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Do we really need Black Mirror Season 6? Why the Netflix series has lost its edge

11 years in, the reflection is getting skewed.

On January 20, 2015, Daniel Lavery posted an article on The Toast satirizing Black Mirror, which at the time was new to American audiences. The article, titled “Next, on Black Mirror,” poked fun at the show’s preachy, anti-technology tone. One “synopsis” simply read “What if phones, but too much?”

Ever since Netflix acquired Black Mirror, the “phones, but too much”-ness has been increasing, and there’s no end in sight: Netflix renewed the series for a sixth season. But do we really need another twisted view of society? Here’s why society has outgrown Black Mirror, and what the creators should do instead.

When it first came to Netflix after a successful run across the pond on Channel 4, Black Mirror was unlike any other series. It was experimental, daring and, most importantly, anthologized. Anthology shows like Alfred Hitchcock Presents or The Twilight Zone were artifacts of a bygone era, but with Black Mirror was brought into the present by showing a warped, dystopian future. There was no show like it, at least until countless series followed in its footsteps.

In the UK, there was the popular dark comedy series Inside No. 9, and in America there was both the now-defunct reboot of The Twilight Zone and the HBO series Room 104. Even Netflix got in on the action with its animated short collection Love, Death & Robots. All of these took different approaches to the anthology concept, but it seemed like the format was back.

USS Callister was a bright spot of Black Mirror Season 4.


But with every passing season, the reviews for Black Mirror got worse. While early entries into the Netflix era like “USS Callister” and “San Junipero” met with acclaim, the hit-and-miss series slowly became more miss than hit. Even the interactive special “Bandersnatch” didn’t reach universal acclaim, as some viewers found the Choose Your Own Adventure format confusing.

By Season 5 the series had morphed into something unrecognizable. The show was named Black Mirror because of the supposed mirror it held up to society, but in its latest run the show itself became a dark reflection of what it once was. Instead of cutting yet humorous takes on talent shows or reactionary politics, there were tepid tales about infidelity through VR video games and Miley Cyrus singing Nine Inch Nails covers. When the message of your show is “technology has gone too far,” there are only so many ways you can state that before it gets trite.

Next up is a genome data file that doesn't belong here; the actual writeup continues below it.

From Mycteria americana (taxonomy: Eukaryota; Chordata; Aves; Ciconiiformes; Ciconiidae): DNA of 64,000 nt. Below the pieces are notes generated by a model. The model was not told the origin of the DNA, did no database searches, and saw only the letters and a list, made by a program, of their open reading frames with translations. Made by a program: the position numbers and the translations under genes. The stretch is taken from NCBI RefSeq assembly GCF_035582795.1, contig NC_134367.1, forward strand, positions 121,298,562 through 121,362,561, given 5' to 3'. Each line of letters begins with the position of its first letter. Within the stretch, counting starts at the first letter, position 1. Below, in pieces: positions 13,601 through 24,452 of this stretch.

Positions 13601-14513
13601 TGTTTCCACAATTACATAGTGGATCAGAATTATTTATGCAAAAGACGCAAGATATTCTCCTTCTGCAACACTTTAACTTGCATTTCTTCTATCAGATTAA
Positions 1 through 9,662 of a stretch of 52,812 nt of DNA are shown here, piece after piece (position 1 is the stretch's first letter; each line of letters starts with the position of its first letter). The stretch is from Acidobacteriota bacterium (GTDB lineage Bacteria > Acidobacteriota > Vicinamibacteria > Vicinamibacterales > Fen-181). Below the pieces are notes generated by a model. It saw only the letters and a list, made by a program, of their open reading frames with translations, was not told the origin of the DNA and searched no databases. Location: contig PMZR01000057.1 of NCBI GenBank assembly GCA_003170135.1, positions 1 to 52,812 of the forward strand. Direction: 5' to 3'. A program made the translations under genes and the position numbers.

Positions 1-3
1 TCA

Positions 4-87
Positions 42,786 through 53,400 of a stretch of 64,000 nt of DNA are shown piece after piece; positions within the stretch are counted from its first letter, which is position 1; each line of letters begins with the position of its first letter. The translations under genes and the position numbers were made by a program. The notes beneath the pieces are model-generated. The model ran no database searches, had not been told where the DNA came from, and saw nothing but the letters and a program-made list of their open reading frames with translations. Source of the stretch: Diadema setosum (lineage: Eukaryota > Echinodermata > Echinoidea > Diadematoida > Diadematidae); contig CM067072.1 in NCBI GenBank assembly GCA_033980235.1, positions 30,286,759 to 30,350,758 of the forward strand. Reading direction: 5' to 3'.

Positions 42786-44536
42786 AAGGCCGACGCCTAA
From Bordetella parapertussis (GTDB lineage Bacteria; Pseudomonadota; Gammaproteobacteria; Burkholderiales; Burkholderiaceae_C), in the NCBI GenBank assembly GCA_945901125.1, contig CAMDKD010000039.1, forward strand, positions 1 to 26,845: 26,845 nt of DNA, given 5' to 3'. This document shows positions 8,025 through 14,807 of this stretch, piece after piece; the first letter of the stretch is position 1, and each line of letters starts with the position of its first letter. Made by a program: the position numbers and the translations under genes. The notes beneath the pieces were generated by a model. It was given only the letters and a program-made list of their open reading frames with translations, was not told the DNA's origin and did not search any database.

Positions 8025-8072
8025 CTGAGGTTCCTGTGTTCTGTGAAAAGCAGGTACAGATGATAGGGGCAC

Miley Cyrus plays a pop star whose consciousness is loaded into a robot in “Rachel, Jack, and Ashley Too,” an episode of Black Mirror Season 5.

So it was no surprise that creator Charlie Brooker delayed a possible Season 6, telling Radio Times in 2020 “At the moment, I don’t know what stomach there would be for stories about societies falling apart, so I’m not working away on one of those. I’m sort of keen to revisit my comic skill set, so I’ve been writing scripts aimed at making myself laugh.” The results of those scripts were Death to 2020 and Death to 2021, celeb-studded mockumentaries roughly based on his British year-in-review series, Charlie Brooker’s Yearly Wipe.

Both of those special received unfavorable reviews, as the humor lost all its grit by the end of the year. Topical humor now has the lifespan of a fruit fly, and a joke about buying toilet paper in March was almost crass in December. Maybe the answer to Charlie Brooker’s woes isn’t turning an eye to the future in Black Mirror or to the present in these annual specials, but to the past.

In the UK, one of Brooker’s most famous creations is Philomena Cunk, a wide-eyed documentarian (played by Diane Morgan) who interviews experts on different topics, asking them inane questions they answer with a shockingly straight face. Take, for example, her short exploration of money, where she asks an economist “When you have a coin, where is the money in that coin?”

Over the years, Cunk has explored existential concepts like time and evolution, but has also helmed an entire series on British history. Seeing how American audience love Brooker’s writing, maybe the answer lies in Philomena Cunk bringing her inquisitiveness to the States. It worked for Sacha Baron Cohen and Borat. And Morgan is already working with Netflix in both the Death to series and Ricky Gervais’ After Life, so she’s available.

But regardless of whether Brooker pivots to his comedic roots, we will be getting another batch of Black Mirror episodes. Hopefully the next season won’t be as navel-gazey as the past two, because Black Mirror’s reputation is already tarnished enough.

Black Mirror Seasons 1-5 are now streaming on Netflix.

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